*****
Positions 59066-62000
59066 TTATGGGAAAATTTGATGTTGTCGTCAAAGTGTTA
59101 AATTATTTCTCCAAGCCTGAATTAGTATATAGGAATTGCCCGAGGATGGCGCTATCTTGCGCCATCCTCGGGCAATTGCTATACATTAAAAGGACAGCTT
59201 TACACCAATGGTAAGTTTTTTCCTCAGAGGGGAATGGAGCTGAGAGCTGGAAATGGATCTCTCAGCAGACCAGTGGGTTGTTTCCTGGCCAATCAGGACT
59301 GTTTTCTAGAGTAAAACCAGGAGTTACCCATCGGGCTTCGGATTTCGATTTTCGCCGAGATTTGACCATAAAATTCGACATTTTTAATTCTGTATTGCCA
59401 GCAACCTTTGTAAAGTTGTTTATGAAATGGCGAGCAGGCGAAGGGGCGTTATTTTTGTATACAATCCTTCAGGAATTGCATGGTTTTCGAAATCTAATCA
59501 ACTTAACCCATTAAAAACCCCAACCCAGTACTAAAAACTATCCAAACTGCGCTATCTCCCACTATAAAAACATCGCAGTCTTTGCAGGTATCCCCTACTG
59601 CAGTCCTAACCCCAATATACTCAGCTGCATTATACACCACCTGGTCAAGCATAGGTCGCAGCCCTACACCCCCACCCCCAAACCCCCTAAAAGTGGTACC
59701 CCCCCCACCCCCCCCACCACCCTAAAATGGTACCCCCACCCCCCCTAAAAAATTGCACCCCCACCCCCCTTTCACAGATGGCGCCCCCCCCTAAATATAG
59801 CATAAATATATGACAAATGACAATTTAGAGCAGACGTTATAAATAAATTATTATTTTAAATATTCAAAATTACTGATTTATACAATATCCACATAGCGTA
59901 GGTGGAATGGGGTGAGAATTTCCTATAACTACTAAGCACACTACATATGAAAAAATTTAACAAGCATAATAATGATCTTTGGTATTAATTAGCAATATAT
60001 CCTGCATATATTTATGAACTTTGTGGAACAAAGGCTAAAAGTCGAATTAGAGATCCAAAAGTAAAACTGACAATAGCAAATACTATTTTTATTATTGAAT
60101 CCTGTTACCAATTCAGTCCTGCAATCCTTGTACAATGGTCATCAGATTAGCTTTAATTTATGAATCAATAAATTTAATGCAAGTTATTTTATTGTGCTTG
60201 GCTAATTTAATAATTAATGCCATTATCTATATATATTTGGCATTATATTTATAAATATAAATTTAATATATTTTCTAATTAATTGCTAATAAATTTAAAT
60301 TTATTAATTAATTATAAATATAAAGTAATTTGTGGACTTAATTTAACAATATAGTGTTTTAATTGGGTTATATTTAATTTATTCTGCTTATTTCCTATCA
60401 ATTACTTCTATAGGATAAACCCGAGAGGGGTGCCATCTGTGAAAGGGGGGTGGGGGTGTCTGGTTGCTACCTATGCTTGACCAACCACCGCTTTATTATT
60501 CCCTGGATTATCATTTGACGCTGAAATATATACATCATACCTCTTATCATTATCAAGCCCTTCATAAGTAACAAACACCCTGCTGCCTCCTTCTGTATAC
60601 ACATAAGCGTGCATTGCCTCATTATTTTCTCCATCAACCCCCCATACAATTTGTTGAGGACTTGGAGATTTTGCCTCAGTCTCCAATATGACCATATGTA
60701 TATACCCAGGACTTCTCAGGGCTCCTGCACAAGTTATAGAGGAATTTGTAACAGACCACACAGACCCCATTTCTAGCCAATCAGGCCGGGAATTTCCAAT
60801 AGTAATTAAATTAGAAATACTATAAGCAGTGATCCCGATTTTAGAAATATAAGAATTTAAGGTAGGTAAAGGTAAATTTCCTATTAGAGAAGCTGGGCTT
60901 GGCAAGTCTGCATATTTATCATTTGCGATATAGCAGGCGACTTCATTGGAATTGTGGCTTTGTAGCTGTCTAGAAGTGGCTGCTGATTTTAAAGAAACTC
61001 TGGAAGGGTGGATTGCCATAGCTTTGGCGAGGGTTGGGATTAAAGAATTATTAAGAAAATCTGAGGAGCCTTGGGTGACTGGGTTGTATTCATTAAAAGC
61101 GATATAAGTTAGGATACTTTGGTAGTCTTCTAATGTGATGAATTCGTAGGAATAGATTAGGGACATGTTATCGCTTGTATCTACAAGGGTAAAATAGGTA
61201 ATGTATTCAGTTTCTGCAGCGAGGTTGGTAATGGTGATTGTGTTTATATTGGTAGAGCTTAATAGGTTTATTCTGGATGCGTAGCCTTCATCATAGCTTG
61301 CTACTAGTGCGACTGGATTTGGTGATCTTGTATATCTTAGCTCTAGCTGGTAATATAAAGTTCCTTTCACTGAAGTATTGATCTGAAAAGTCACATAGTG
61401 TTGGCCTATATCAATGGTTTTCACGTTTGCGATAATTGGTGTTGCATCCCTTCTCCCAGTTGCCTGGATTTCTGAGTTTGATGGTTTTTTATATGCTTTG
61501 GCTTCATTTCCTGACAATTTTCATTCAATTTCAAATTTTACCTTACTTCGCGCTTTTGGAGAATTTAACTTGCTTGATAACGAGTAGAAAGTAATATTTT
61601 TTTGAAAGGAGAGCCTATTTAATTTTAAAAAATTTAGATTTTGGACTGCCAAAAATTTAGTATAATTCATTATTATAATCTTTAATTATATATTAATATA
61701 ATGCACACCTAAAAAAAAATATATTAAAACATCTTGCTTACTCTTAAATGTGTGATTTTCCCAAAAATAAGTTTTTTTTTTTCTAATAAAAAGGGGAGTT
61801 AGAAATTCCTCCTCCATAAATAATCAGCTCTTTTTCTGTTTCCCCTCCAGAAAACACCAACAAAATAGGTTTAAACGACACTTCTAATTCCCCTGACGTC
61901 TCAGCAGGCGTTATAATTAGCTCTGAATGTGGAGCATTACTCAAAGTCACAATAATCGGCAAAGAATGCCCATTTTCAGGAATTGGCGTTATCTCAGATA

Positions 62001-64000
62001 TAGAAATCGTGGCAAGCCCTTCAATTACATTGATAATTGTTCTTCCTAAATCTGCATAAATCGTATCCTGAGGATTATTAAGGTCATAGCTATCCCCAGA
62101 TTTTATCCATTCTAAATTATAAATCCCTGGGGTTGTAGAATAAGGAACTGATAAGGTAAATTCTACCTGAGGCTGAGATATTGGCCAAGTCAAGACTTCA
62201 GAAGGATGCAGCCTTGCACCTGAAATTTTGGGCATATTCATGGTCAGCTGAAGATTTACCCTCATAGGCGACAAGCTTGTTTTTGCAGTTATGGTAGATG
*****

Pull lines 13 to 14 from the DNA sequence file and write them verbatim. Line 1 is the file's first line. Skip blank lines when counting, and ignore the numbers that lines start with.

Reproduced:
60101 CCTGTTACCAATTCAGTCCTGCAATCCTTGTACAATGGTCATCAGATTAGCTTTAATTTATGAATCAATAAATTTAATGCAAGTTATTTTATTGTGCTTG
60201 GCTAATTTAATAATTAATGCCATTATCTATATATATTTGGCATTATATTTATAAATATAAATTTAATATATTTTCTAATTAATTGCTAATAAATTTAAAT